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The role of the early childhood educator in British Columbia

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Early Childhood Educators of BC
Publication Date: 
1 Feb 2022

Excerpted from position paper

ECEBC’s Vision of the Early Childhood Educator

This position paper joins the vision of the Early Childhood Pedagogy Collaboratory that sees the early childhood educator as reflective of the delicate, complex, situated pedagogical practices necessary to educate young children in the 21st century. The work of early childhood educators is woven within diverse contexts, communities and settings. Inspired by the orientations of the BC Early Learning Framework, the early childhood educator in BC engages in pedagogical work with obligations and responsibilities necessary to move towards more livable worlds. This position paper extends the ECEBC Code of Ethics (2021) by envisioning an early childhood educator who co-creates pedagogical spaces with children, families and communities. Through an ethics of care (Langford & Richardson, 2020), the early childhood educator holds a disposition to listen, to be open, to be challenged to think otherwise, to hold space for complexity, and to live joyfully.

ECEBC puts forward the following orientations that educators in British Columbia engage with in pedagogical practices that envision more livable worlds.

Educators work with pedagogical commitments

Educators create and work with pedagogical commitments to respond to current conditions of our time. Today’s children inherit challenging issues including rampant climate change, systemic racism, global pandemics, ongoing violence and displacement, war and persecution, poverty, and extractive global trends amongst many others. They also inherit advances in human rights, technology, artistic movements, and other positive shifts in societal values. These conditions demand careful ethical and pedagogical responses that have the potential to enact transformative change. Educators collaboratively craft these pedagogical responses in local contexts, always responding to particular local values as well as global challenges and opportunities without applying universal solutions. These pedagogical commitments and responses contest the dominant discourses of developmentalism and schoolification and bring new narratives into early education.

Educators respond to legacies of colonization

Educators understand the legacies of colonization and critically reflect on the historical and geopolitical circumstances of the lands on which they practice. The pedagogical commitments that educators collaboratively create are responsive to the United Nations Declaration on the Rights of Indigenous Peoples (UNDRIP), the Truth and Reconciliation Commission (TRC) Calls to Action, Indigenous Early Learning Child Care Framework (IELCCF), and First People’s Principles of Learning. Educators seek to recognize and disrupt the every day, unquestioned practices of early childhood education that perpetuate the legacies of colonization.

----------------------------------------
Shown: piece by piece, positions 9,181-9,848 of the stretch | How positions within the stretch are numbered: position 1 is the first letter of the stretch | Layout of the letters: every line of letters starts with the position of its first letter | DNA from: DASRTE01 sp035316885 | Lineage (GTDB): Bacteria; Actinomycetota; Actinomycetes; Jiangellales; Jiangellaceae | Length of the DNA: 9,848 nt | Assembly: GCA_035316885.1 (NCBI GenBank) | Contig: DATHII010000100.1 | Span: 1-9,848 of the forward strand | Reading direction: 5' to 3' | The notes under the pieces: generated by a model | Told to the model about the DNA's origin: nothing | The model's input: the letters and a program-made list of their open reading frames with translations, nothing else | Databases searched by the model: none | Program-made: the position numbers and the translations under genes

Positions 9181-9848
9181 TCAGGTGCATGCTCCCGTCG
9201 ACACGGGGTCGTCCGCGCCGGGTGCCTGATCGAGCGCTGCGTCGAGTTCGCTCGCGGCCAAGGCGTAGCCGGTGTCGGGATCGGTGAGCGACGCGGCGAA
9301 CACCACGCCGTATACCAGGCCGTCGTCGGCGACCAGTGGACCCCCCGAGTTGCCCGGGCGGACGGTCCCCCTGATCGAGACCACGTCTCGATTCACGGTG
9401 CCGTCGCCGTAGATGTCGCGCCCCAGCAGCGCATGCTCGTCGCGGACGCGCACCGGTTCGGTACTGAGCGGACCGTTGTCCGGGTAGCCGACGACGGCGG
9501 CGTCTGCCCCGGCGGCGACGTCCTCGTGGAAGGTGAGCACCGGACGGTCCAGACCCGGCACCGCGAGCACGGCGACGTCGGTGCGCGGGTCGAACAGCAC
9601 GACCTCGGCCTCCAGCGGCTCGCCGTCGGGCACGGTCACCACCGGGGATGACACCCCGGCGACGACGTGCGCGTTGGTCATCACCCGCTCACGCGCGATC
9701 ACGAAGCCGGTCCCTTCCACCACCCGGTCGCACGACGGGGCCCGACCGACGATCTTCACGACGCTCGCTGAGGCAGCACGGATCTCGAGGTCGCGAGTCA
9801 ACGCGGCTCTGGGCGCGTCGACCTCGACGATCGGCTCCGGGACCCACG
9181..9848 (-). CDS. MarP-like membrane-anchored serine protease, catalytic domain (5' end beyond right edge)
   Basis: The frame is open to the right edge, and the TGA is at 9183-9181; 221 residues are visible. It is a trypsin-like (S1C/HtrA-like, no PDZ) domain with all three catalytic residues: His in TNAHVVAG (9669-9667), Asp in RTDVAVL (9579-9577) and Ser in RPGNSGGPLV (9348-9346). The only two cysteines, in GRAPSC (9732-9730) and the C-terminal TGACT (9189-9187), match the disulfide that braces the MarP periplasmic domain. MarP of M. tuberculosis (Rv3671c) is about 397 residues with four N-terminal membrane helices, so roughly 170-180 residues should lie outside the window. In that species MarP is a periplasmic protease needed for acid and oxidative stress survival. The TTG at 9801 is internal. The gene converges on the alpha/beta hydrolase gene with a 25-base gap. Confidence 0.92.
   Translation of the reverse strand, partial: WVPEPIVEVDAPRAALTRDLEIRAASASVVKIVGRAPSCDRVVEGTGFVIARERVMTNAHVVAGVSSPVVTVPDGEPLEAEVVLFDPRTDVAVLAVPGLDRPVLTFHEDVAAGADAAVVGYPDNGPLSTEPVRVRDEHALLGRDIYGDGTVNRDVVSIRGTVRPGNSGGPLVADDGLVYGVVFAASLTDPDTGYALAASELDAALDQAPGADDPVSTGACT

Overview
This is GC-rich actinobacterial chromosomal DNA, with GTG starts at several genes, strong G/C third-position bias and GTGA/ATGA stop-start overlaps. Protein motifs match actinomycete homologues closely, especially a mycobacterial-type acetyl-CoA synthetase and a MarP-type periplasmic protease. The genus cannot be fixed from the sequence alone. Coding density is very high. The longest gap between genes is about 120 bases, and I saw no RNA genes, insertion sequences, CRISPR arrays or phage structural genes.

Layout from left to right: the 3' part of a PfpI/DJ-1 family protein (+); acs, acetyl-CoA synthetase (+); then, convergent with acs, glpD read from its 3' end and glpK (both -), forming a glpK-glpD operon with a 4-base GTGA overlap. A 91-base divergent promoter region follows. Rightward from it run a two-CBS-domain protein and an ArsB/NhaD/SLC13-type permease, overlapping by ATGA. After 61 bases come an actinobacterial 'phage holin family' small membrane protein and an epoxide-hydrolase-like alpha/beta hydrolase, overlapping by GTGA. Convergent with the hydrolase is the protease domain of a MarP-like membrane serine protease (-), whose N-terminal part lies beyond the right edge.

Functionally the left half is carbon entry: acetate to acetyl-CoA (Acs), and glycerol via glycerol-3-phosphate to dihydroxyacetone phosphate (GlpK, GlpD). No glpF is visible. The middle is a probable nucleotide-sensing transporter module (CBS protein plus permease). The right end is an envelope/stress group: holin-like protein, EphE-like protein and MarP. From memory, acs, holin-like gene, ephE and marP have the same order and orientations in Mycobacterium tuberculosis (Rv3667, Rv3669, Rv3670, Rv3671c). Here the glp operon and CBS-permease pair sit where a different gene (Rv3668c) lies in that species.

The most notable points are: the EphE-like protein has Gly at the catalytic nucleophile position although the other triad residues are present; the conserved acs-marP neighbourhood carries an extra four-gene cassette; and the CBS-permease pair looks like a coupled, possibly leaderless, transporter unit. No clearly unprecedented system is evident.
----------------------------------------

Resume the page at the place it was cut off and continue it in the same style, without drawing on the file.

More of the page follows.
Educators build responsive relationships

Educators build responsive relationships with children, families, and communities through an ethics of care that are democratic, inclusive, and joyful. Reciprocal, respectful relationships with sensitivity to land, history, and culture require educators to critically reflect on power imbalances and local context. An ethic of care means educators are welcoming and open to the other, noticing, listening with the recognition of the unknowability and unpredictability of human relations (Langford & Richardson, 2020).

Educators co-construct lively curriculum

Educators co-construct lively curriculum with children, materials, place, and each other as they intentionally experiment with pedagogies. Rather than thinking of curriculum as a series of activities or as a matter of following children’s leads, educators design curriculum as living inquiry (Early Childhood Pedagogy Collaboratory, 2021). A living inquiry is where educators and children actively engage in experimentation with materials and ideas and, through the process, co-create worlds (Vintimilla & Kind, 2021). By this we mean that children and educators attend to the challenges and events that are part of their actual lives, think together about how they might respond to these, and find ways to activate pedagogical processes. Through these processes, educators foster dispositions and possibilities for learning to live well together, as put forward by the BC Early Learning Framework (2019). Because a curriculum as a living inquiry is pedagogical, it requires educators who intentionally construct conditions for sustained collaborative work.

Educators practice with ethical, commitments

Educators practice with ethical, situational and relational commitments as they negotiate tensions, contradictions and vibrant possibilities that arise in pedagogical work. Ethically intervening requires educators to pay attention to the ethos (ways of life) of their context in order to foster more just and equitable forms of pedagogical practices with children and families. Educators do not follow altruistic and utilitarian principles, neither do they assume a normative morality nor a risk management approach. Rather, ethics is a ‘doing and practice’ that occurs in the complex relationships and vibrant possibilities that are part of everyday life (Bellacasa, 2017). Educators practice with ethical obligations that do not involve the application of a predetermined answer. These are responsive commitments to act towards a situated vision of a world that sustains life for all (ECEBC Code of Ethics, 2021).